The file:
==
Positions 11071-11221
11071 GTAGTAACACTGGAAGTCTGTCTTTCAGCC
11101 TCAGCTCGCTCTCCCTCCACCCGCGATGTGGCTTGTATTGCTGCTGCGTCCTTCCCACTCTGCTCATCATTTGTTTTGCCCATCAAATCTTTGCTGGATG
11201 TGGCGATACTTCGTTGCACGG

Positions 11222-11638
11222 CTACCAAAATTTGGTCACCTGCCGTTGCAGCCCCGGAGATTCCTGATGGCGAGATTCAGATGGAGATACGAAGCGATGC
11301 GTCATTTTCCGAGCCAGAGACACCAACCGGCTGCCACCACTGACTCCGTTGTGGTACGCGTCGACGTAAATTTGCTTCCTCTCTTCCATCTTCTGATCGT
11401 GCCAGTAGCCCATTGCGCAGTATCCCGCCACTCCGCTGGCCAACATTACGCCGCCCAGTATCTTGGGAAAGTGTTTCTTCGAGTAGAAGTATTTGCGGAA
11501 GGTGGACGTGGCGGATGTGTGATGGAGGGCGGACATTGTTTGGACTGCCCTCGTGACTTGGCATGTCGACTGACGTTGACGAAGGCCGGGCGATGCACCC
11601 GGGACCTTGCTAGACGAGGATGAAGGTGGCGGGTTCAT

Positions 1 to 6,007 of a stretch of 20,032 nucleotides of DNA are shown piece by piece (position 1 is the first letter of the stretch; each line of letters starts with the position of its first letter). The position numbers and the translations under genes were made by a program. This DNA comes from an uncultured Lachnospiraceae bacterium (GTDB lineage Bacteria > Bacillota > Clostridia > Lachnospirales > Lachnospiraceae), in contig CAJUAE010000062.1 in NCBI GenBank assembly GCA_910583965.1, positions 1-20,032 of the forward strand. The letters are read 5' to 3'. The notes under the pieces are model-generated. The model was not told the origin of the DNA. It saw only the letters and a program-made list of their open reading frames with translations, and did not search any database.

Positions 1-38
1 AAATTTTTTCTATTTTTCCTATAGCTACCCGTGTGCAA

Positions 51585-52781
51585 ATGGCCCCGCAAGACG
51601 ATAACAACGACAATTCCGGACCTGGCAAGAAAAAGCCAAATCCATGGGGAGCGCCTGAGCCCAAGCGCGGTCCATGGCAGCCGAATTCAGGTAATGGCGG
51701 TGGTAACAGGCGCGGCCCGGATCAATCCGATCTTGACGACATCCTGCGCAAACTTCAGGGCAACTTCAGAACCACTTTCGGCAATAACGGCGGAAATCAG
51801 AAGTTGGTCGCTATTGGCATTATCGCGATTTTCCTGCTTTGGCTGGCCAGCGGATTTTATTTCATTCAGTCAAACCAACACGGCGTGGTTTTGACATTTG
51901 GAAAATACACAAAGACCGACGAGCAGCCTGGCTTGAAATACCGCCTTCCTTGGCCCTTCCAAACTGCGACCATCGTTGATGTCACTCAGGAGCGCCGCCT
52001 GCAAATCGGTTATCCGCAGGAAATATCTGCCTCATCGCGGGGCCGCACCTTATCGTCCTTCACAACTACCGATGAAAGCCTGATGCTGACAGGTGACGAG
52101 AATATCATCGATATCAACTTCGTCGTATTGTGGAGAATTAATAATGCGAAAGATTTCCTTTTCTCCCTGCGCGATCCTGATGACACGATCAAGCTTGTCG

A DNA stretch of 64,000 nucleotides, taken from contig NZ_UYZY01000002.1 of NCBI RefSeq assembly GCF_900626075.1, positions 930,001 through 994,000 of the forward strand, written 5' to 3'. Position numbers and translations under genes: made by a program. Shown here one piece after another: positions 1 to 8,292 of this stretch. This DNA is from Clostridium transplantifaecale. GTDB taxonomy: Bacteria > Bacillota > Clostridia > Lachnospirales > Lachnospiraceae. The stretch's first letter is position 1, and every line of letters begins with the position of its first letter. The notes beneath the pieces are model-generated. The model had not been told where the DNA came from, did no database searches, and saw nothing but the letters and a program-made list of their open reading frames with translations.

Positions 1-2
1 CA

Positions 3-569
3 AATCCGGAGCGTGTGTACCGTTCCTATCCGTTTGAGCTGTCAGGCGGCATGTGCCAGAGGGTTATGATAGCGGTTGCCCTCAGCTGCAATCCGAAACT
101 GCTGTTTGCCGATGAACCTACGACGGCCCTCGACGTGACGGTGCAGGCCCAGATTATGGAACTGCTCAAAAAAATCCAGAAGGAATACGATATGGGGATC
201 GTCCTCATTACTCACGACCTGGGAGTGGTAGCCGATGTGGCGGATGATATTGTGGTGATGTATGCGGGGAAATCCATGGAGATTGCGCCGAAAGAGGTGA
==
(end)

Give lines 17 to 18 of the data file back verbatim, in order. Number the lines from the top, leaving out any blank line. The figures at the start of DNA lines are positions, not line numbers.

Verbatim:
51701 TGGTAACAGGCGCGGCCCGGATCAATCCGATCTTGACGACATCCTGCGCAAACTTCAGGGCAACTTCAGAACCACTTTCGGCAATAACGGCGGAAATCAG
51801 AAGTTGGTCGCTATTGGCATTATCGCGATTTTCCTGCTTTGGCTGGCCAGCGGATTTTATTTCATTCAGTCAAACCAACACGGCGTGGTTTTGACATTTG